Parliament Sends Strong Message on Copyright: No More Free Riding for UUC Platforms
Brussels, 11/07/2017 – Two important votes took place today on the Copyright Directive in the European Parliament, and the message was clear: user uploaded content (UUC) platforms will be held liable for the copyright protected works they provide access to and currently heavily cash in on. The Copyright Directive proposal, first put on the table by the Commission in September 2016, has been a source of heated debates, myths and scaremongering, but also hope for creators.
Last year, over 22,000 creators signed a letter to President Juncker, urging the Commission to act on the transfer of value issue (or platforms funnelling the value of content from its creators). Since then, and despite a positive first step having been taken with the Commission’s legislative proposal, the issue is still very much alive among the creative community. A new call to the European Union, launched by French visual artist Daniel Buren at the Meet the Authors event last May, with similar demands, has already gathered over 6,000 signatures.
The need for action therefore did not go unnoticed among the CULT and ITRE Committees, which both sent a clear signal today that they would not tolerate free-riding platforms, and that the solution proposed by the European Commission in September last year was an encouraging first step that needed further clarification. In both Committees, the parts of the text dealing with the transfer of value issue (Recitals 37 through 39 and Article 13) were by and large reinforced and clarified. GESAC welcomes this support and is confident that this signal will be taken on board and further developed by the JURI Committee, as its Report goes to vote in October.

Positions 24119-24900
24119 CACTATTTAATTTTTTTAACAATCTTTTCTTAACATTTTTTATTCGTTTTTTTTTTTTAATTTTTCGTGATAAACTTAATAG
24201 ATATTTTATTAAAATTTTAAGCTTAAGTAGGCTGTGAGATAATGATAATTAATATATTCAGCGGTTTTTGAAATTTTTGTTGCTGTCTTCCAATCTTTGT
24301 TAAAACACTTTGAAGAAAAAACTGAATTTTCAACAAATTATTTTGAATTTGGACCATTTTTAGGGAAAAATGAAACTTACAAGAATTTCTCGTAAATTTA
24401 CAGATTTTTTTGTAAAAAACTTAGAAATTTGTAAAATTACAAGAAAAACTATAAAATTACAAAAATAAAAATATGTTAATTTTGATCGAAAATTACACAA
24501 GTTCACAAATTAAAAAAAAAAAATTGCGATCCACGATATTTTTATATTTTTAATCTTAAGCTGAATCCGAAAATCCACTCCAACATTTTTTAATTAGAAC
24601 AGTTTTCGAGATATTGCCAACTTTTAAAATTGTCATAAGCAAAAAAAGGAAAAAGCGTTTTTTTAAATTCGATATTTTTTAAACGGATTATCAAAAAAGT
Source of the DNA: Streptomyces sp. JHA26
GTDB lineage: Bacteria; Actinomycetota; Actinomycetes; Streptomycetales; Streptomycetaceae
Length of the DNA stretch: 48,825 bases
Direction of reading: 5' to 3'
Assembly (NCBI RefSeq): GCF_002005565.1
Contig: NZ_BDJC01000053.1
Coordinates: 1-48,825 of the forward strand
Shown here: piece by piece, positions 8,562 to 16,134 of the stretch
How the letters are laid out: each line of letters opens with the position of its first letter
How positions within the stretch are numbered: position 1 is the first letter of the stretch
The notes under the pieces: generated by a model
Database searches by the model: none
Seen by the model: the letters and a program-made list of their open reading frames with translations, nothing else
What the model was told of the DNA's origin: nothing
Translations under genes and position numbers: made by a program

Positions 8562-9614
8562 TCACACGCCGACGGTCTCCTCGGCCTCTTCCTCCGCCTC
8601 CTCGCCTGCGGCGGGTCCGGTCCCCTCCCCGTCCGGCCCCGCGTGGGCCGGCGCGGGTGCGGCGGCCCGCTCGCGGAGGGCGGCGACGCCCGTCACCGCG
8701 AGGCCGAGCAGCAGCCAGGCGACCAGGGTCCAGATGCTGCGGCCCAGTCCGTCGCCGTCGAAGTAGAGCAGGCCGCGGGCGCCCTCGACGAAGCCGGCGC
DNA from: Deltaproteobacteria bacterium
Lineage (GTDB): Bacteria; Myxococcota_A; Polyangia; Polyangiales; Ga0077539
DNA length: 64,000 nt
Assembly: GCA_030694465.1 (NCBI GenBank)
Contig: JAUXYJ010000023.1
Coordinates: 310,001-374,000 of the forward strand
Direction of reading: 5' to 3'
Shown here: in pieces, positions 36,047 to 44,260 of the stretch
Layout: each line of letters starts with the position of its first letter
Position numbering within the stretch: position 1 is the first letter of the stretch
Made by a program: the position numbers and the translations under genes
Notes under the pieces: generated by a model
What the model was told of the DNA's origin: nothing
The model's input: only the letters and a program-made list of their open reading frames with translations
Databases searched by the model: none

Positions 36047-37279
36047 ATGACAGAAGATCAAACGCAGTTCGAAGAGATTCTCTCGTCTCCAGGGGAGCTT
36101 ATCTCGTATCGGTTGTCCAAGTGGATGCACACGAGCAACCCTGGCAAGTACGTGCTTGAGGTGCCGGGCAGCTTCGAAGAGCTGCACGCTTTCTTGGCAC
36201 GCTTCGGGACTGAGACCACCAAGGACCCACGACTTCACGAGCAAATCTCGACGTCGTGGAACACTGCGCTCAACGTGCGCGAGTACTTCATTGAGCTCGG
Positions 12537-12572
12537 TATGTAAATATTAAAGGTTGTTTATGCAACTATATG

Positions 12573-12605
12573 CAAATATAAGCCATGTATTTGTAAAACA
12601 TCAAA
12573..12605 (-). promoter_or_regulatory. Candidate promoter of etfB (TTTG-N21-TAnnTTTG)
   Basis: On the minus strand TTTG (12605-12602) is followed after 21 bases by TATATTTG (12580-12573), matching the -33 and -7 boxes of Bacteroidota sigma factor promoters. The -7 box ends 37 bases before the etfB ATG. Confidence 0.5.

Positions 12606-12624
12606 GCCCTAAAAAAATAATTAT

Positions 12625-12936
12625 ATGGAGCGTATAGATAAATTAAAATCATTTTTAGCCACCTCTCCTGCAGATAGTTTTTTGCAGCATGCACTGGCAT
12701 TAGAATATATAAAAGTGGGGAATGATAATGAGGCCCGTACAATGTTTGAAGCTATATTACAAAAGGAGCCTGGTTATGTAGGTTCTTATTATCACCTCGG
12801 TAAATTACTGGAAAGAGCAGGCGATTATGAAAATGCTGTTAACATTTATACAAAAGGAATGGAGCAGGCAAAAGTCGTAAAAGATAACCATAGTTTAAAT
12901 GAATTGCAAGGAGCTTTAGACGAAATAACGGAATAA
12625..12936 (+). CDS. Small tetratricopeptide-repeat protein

The adopted texts in CULT and ITRE would finally make it possible for authors to negotiate fair remuneration with UUC platforms, due to an unapologetic closing of the current loophole that has allowed so much value to be funnelled from authors to tech giants. GESAC warmly welcomes this development.
On a side note, the CULT Committee also voted against an unnecessary compulsory User Generated Content (UGC) exception today. An optional UGC exception was instead agreed on. GESAC duly notes this development.